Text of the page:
Dr Besser said more information was needed to determine the extent of the threat posed by the virus but that "concern has grown" since Thursday as more information has come to light.
He said it was not yet known whether swine flu would lead to a major pandemic but that scientists around the world were monitoring developments and taking the threat seriously.
"At the early stages of an outbreak there is much uncertainty and probably more than everyone would like. Our guidelines and advice are likely to be interim and fluid and subject to change as we learn more," he said.
Both the CDC and the WHO say they plan to send experts to Mexico to help investigate the virus.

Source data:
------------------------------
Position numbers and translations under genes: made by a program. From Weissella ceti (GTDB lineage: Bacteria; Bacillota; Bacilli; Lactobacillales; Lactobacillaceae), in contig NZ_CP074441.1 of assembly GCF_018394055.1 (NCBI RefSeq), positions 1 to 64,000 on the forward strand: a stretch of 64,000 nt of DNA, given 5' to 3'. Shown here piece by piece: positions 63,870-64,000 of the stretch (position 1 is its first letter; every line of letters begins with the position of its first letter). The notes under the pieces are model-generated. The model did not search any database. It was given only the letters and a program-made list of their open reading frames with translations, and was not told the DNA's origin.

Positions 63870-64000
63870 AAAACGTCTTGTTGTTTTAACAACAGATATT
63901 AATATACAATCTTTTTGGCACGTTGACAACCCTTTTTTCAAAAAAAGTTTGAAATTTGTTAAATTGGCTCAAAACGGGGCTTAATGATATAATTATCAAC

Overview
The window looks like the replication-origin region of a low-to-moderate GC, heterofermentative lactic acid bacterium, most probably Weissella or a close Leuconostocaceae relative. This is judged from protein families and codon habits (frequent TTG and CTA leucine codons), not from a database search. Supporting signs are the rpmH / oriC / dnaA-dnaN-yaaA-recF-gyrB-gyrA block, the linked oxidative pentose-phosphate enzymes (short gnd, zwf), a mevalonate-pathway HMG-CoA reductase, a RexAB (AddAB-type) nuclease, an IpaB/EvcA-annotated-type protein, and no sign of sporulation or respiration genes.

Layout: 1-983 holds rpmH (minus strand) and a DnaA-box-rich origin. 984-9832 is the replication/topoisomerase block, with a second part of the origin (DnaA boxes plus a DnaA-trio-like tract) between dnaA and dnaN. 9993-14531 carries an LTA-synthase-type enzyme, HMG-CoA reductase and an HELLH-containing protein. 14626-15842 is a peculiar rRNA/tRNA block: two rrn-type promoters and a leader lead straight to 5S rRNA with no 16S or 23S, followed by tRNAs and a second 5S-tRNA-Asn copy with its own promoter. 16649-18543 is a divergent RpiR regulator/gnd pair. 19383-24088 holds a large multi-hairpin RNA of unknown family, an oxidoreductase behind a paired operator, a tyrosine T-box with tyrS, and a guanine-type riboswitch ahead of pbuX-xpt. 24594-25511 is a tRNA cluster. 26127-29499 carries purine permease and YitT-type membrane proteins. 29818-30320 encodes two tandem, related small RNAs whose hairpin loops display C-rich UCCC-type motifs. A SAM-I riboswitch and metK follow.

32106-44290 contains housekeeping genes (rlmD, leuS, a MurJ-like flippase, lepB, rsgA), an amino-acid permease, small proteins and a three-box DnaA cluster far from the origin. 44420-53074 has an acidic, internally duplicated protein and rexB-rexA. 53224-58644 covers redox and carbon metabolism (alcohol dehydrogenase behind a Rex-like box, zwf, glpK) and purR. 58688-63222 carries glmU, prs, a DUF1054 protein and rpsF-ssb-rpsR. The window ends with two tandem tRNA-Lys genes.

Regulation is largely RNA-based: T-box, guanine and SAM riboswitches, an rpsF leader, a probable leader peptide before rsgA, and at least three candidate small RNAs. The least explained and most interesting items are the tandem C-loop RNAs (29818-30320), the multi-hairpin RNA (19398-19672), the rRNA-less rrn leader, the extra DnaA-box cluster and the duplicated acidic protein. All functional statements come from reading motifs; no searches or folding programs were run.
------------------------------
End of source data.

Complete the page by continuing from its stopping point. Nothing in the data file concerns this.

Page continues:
Swine flu is a respiratory disease which infects pigs. It does not normally infect humans, although sporadic cases do occur usually in people who have had close contact with pigs.
There have also been rare documented cases of humans passing the infection to other humans.
Such cases are monitored very closely because of fears that a new strain of swine flu with the ability to pass from person to person could spark a pandemic.
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